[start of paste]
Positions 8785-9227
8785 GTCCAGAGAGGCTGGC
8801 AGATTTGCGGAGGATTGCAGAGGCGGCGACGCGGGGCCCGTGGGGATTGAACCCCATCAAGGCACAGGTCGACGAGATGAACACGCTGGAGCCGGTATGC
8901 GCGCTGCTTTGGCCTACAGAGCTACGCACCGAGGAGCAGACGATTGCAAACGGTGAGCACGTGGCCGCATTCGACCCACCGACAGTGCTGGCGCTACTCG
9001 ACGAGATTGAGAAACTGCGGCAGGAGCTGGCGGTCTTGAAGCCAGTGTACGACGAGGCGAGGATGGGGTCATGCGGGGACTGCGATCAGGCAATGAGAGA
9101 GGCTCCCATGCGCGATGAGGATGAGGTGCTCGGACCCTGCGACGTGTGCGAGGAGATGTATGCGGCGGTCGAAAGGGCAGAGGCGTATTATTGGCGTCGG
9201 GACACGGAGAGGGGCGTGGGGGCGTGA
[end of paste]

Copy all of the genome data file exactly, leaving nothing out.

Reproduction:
Positions 8785-9227
8785 GTCCAGAGAGGCTGGC
8801 AGATTTGCGGAGGATTGCAGAGGCGGCGACGCGGGGCCCGTGGGGATTGAACCCCATCAAGGCACAGGTCGACGAGATGAACACGCTGGAGCCGGTATGC
8901 GCGCTGCTTTGGCCTACAGAGCTACGCACCGAGGAGCAGACGATTGCAAACGGTGAGCACGTGGCCGCATTCGACCCACCGACAGTGCTGGCGCTACTCG
9001 ACGAGATTGAGAAACTGCGGCAGGAGCTGGCGGTCTTGAAGCCAGTGTACGACGAGGCGAGGATGGGGTCATGCGGGGACTGCGATCAGGCAATGAGAGA
9101 GGCTCCCATGCGCGATGAGGATGAGGTGCTCGGACCCTGCGACGTGTGCGAGGAGATGTATGCGGCGGTCGAAAGGGCAGAGGCGTATTATTGGCGTCGG
9201 GACACGGAGAGGGGCGTGGGGGCGTGA